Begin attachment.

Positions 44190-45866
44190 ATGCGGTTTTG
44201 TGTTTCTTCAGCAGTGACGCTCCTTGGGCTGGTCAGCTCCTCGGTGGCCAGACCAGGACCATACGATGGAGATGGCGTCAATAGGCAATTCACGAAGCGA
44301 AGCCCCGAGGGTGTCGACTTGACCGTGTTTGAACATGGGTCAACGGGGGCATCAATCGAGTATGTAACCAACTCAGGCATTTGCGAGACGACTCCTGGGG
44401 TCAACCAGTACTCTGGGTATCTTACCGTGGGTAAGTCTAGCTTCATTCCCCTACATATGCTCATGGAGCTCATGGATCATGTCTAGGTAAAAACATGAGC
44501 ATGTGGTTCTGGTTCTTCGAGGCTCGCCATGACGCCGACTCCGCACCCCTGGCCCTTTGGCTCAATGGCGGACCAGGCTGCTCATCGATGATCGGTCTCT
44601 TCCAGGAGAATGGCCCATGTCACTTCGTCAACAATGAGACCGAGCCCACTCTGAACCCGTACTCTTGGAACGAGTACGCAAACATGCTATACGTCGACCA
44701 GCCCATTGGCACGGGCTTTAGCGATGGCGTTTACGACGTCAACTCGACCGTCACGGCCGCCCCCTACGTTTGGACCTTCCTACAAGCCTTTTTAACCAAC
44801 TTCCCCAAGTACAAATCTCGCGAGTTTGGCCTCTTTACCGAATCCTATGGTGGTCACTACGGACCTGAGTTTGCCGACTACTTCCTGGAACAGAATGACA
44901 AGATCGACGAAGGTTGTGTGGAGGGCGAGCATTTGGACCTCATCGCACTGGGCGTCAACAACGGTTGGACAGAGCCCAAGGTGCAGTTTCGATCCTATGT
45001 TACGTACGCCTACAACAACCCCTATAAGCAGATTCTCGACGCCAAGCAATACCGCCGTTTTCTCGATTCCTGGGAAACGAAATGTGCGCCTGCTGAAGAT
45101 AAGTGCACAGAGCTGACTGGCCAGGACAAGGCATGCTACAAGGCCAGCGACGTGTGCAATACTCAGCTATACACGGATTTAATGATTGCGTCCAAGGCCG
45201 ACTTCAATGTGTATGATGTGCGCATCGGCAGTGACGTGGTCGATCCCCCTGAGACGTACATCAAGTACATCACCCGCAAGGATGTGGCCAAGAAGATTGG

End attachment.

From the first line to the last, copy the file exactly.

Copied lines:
Positions 44190-45866
44190 ATGCGGTTTTG
44201 TGTTTCTTCAGCAGTGACGCTCCTTGGGCTGGTCAGCTCCTCGGTGGCCAGACCAGGACCATACGATGGAGATGGCGTCAATAGGCAATTCACGAAGCGA
44301 AGCCCCGAGGGTGTCGACTTGACCGTGTTTGAACATGGGTCAACGGGGGCATCAATCGAGTATGTAACCAACTCAGGCATTTGCGAGACGACTCCTGGGG
44401 TCAACCAGTACTCTGGGTATCTTACCGTGGGTAAGTCTAGCTTCATTCCCCTACATATGCTCATGGAGCTCATGGATCATGTCTAGGTAAAAACATGAGC
44501 ATGTGGTTCTGGTTCTTCGAGGCTCGCCATGACGCCGACTCCGCACCCCTGGCCCTTTGGCTCAATGGCGGACCAGGCTGCTCATCGATGATCGGTCTCT
44601 TCCAGGAGAATGGCCCATGTCACTTCGTCAACAATGAGACCGAGCCCACTCTGAACCCGTACTCTTGGAACGAGTACGCAAACATGCTATACGTCGACCA
44701 GCCCATTGGCACGGGCTTTAGCGATGGCGTTTACGACGTCAACTCGACCGTCACGGCCGCCCCCTACGTTTGGACCTTCCTACAAGCCTTTTTAACCAAC
44801 TTCCCCAAGTACAAATCTCGCGAGTTTGGCCTCTTTACCGAATCCTATGGTGGTCACTACGGACCTGAGTTTGCCGACTACTTCCTGGAACAGAATGACA
44901 AGATCGACGAAGGTTGTGTGGAGGGCGAGCATTTGGACCTCATCGCACTGGGCGTCAACAACGGTTGGACAGAGCCCAAGGTGCAGTTTCGATCCTATGT
45001 TACGTACGCCTACAACAACCCCTATAAGCAGATTCTCGACGCCAAGCAATACCGCCGTTTTCTCGATTCCTGGGAAACGAAATGTGCGCCTGCTGAAGAT
45101 AAGTGCACAGAGCTGACTGGCCAGGACAAGGCATGCTACAAGGCCAGCGACGTGTGCAATACTCAGCTATACACGGATTTAATGATTGCGTCCAAGGCCG
45201 ACTTCAATGTGTATGATGTGCGCATCGGCAGTGACGTGGTCGATCCCCCTGAGACGTACATCAAGTACATCACCCGCAAGGATGTGGCCAAGAAGATTGG